So I’m thinking the March issue of Educational Leadership (due on their website soon) represents a not so insignificant marker in the continued deepening and broadening of the change conversation around these shifts and technologies. It’s not just the theme, “Literacy 2.0” but the quality of the articles and authors that are included. And, most importantly, it’s the level of understanding that most of the pieces display around the idea of living and learning in networks and communities online.

I feel privileged to have a piece in the collection, “Becoming Network-Wise,” (which is why I got the advance copies) especially so when the other authors include Jason Ohler (“Orchestrating the Media Collage”), John Palfrey (“Mastering Multitasking”), Michele Knobel (“Let’s Talk 2.0”), Howard Gardner (“The Best of Both Literacies”), James Paul Gee (“Welcome to Our Virtual Worlds”) and others. And there are articles on “The Importance  of Deep Reading,” “Stepping Beyond Wikipedia,” and “Plagiarism in the Internet Age” as well. And I’m most happy with a piece titled “The Joy of Blogging” by my old friend and compatriot Ann Davis, with whom I did my first classroom collaboration almost six years ago now. It’s great to see her research in classroom blogging finally begin to see the light of a larger audience.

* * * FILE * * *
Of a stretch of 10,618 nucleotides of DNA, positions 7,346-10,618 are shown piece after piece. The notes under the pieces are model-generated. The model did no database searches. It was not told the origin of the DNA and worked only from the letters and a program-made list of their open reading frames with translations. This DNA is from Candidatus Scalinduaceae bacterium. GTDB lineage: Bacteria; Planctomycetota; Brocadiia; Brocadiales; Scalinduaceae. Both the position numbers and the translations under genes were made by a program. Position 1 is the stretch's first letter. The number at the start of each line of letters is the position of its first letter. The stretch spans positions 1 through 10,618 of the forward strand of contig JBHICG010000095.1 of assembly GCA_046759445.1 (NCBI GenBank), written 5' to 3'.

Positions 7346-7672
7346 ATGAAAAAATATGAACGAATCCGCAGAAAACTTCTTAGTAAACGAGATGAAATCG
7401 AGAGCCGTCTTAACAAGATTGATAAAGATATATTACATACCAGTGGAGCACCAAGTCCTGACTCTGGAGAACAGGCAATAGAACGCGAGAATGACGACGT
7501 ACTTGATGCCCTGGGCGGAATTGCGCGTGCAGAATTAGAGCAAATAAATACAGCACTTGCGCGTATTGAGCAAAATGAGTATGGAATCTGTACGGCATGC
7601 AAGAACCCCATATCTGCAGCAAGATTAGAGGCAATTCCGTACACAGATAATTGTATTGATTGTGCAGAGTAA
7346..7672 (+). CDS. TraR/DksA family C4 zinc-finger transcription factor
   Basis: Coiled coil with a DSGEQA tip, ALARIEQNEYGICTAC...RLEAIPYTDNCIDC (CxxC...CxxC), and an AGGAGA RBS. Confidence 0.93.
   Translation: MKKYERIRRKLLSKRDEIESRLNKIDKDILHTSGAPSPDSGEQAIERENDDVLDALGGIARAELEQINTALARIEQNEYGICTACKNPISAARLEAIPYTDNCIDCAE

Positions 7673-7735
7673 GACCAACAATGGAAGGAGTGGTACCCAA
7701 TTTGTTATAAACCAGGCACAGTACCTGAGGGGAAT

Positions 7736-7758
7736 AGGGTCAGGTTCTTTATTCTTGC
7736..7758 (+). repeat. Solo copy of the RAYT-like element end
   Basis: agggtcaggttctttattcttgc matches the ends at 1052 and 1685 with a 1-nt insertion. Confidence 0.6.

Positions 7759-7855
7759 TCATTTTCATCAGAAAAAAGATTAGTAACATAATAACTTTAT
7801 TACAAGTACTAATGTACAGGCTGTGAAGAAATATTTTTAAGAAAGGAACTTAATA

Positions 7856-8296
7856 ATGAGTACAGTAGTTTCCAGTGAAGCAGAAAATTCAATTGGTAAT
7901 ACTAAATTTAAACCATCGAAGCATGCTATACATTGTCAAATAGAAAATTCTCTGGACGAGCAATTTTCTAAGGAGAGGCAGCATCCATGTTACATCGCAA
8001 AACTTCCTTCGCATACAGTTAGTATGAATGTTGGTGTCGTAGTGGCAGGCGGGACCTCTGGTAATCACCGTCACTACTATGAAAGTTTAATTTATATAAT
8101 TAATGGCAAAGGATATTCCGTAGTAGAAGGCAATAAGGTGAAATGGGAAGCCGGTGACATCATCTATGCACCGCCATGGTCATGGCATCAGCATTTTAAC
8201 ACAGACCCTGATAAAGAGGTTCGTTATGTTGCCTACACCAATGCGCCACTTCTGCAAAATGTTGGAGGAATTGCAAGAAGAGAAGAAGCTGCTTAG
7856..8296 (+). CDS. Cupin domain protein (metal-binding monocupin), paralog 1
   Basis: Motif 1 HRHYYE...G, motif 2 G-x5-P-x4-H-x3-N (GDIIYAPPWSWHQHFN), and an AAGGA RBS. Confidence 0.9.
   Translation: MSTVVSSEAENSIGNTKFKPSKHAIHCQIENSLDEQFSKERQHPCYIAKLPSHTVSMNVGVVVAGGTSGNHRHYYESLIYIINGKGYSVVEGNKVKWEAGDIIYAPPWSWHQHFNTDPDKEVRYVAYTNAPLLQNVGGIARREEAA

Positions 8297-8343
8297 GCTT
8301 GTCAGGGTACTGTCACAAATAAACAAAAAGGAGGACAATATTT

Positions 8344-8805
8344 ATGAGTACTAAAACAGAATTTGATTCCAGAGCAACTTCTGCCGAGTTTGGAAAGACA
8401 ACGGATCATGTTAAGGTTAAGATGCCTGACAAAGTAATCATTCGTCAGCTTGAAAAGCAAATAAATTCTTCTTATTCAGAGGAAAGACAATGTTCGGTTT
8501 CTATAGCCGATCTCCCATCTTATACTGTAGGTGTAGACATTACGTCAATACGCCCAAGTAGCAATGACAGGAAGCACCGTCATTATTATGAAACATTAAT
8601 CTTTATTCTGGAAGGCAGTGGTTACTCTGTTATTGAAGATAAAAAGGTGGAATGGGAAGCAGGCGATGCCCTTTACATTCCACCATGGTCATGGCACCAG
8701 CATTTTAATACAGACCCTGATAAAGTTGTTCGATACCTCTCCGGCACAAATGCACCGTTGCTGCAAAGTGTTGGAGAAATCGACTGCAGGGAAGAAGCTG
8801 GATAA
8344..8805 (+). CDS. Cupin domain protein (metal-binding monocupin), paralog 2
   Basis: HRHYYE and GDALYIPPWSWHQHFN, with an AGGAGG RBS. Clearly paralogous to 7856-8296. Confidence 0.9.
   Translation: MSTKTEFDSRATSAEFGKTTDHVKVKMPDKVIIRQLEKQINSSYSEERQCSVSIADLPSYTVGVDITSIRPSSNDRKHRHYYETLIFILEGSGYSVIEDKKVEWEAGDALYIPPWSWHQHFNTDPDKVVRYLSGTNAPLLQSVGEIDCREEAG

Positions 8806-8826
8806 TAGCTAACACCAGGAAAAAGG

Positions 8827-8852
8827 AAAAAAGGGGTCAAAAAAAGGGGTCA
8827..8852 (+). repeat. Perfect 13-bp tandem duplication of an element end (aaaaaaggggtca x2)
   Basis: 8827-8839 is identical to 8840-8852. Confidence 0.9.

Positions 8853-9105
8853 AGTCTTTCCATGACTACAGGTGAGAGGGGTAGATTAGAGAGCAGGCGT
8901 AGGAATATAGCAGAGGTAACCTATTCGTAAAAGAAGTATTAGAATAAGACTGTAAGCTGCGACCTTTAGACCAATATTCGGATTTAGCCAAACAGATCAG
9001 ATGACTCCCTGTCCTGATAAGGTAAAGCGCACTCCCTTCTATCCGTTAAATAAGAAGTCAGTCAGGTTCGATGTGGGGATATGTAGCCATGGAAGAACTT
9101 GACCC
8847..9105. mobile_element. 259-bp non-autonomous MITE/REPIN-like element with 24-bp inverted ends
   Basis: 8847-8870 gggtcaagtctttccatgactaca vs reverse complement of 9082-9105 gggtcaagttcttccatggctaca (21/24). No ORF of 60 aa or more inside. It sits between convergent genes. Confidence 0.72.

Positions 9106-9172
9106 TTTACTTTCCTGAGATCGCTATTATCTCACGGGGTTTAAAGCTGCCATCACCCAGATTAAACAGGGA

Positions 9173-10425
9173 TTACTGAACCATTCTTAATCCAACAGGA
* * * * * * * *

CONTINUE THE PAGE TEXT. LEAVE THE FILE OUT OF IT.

The small little problem, however, is that most of these articles will be inaccessible to a general audience.  While Educational Leadership usually publishes full text of one of the pieces from each issue to it’s website, the full slate of articles will only be available in print. As far as I can tell, they never become fully available even in the archive (which appears to be down at the moment.) That, of course, is an ironic problem in a world where most of what we learn is a direct result of the transparency and accessibility of ideas.

Still, if educational leaders take the time to read this issue, if they really think about the ideas and experiences captured within it and consider deeply about the changes that are underfoot, the boulder will move a few more inches (if not feet) up the mountain. Make sure the leaders at your school are on the lookout for it.